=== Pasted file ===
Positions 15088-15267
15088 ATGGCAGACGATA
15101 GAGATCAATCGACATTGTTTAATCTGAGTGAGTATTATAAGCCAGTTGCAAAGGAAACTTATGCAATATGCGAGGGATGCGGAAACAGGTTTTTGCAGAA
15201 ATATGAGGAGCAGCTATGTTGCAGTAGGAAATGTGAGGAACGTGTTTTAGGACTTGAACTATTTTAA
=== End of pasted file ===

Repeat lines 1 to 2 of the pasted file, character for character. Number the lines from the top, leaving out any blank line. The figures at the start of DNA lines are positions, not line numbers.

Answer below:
Positions 15088-15267
15088 ATGGCAGACGATA